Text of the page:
As retailers strive to exert their strength in the constantly evolving retail scene, advancing technology is top of mind. Data security and mobile payments were the main topics of the April 16, 2015 Coffee with CART session. Data security is a major concern for retailers, especially after the past year of highly publicized data breaches of prominent retailers like Target and Home Depot. The CART team continued to discuss their theme of the month (mobile payments), focusing mostly on Apple’s new Apple Pay system.
Retailers’ #1 concern: Data security
Retailers surveyed by Progressive Grocer listed data security as the number one “issue keeping you up at night.” A year ago, data security was only number five on the list of issues concerning retailers. This concern seems justified considering the findings of the Data Breach Investigations Report, which found that retail accounted for 7.7% of all breaches thus far in 2015.
Facial recognition technology
American Express Co. has recently started testing facial recognition technology as a new data security method for mobile devices, according to the Wall Street Journal. Customers could potentially use facial recognition when conducting sensitive transactions like money transfers on their mobile devices. The technology is not yet ready to launch but their progress thus far looks promising.
Are chip cards secure?
In efforts to reduce fraudulent transactions, banks have started distributing chip-based debit and credit cards, but how can we be sure that chip cards will be more secure? An article from Krebs security news reported in the past week 3+ U.S. financial institutions received fraudulent transactions reaching tens of thousands of dollars. These unauthorized charges are believed to be charging to card accounts recently stolen in retail security breaches. What’s really troubling is that these fraudulent transactions were submitted through Visa and Mastercard’s chip-enabled networks — even though the bank had not yet sent chip-enabled cards to any of these account holders.
Shifting liability for fraudulent charges
As of October 2015, EMV technology in the U.S. will shift liability for fraud to whichever party uses “less secure technology” — the merchant or the financial institution. Merchants who do not accept chip-based cards will be held liable for fraudulent charges. On the other hand, if a bank does not issue chip cards but the merchant has chip capabilities, then the bank will be held liable. The purpose of this shift is to persuade retailers and banks to adopt chip cards and reduce total credit card fraud. Essentially, retailers have to “re-terminalize” to accept chip-based cards if they want to avoid liability for fraudulent transactions.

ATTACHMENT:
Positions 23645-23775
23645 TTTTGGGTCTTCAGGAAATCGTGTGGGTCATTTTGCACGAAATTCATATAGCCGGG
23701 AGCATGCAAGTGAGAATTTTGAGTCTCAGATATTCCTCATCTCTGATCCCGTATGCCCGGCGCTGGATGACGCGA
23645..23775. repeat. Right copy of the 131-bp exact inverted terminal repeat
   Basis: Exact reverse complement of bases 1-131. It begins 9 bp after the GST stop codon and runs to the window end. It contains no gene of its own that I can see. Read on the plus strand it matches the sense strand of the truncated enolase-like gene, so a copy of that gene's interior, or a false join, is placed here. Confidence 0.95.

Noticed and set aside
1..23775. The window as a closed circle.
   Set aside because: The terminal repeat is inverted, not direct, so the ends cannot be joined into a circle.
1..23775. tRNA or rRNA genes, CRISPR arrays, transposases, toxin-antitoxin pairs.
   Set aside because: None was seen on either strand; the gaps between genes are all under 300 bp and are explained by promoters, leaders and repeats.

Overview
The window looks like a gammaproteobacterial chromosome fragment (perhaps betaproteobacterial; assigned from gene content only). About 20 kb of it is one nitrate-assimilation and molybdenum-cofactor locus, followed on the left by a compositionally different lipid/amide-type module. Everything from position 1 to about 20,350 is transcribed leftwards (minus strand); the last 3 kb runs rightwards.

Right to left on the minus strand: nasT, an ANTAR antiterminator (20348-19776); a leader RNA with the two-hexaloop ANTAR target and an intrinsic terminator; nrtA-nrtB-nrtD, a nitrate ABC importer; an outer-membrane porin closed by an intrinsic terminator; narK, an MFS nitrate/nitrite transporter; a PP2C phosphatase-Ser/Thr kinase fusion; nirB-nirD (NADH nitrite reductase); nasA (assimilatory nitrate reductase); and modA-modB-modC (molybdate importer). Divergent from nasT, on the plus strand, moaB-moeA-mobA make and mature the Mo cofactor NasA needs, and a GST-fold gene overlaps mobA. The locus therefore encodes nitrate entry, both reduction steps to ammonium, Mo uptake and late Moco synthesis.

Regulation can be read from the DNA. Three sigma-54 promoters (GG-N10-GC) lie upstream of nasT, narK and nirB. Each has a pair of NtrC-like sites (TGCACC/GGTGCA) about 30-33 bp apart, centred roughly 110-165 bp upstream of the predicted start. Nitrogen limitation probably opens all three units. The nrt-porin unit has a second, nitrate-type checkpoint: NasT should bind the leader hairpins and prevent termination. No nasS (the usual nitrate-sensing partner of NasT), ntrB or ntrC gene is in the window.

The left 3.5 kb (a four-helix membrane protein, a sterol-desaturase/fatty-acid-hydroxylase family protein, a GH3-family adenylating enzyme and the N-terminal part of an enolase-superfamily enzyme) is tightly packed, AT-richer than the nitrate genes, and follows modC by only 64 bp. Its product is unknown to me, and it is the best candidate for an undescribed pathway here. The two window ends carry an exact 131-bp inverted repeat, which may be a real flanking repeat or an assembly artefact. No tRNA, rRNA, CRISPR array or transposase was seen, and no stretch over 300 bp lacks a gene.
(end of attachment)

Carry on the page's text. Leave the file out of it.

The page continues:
Topic of the month: Mobile payments
When speaking of mobile payments, the CART team is referring to in-store transactions completed using phones instead of physical card swipes or cash. As discussed in Andrea’s recap of 4/2/15 Coffee with CART, mobile payments are estimated to grow extremely quickly: to $800+ billion by 2019. Business Insider credits Apple Pay’s growing popularity.
Apple Pay: Most secure digital payment
In a recent interview by Bloomsberg, Guy Chiarello claimed that Apple Pay is one of the most secure digital payments in the industry. Chiarello is the president of First Data, which is a data security company that processes half of all U.S. credit and debit card transactions. He emphasized that every transaction with Apple Pay is completely encrypted and tokenized. Chiarello concluded that Apple Pay’s security has improved just as the consumer experience has improved.
The Coffee with CART team claims that the march toward all-things-digital is inevitable. There are many positive and negative aspects to the digital world, but no matter how you feel about advancing technology, retailers need to adapt to it. Technology isn’t going away any time soon. Rather, it is becoming more and more integral to consumers’ daily lives. Retailers who utilize technology with their consumers realize just how beneficial technology can be.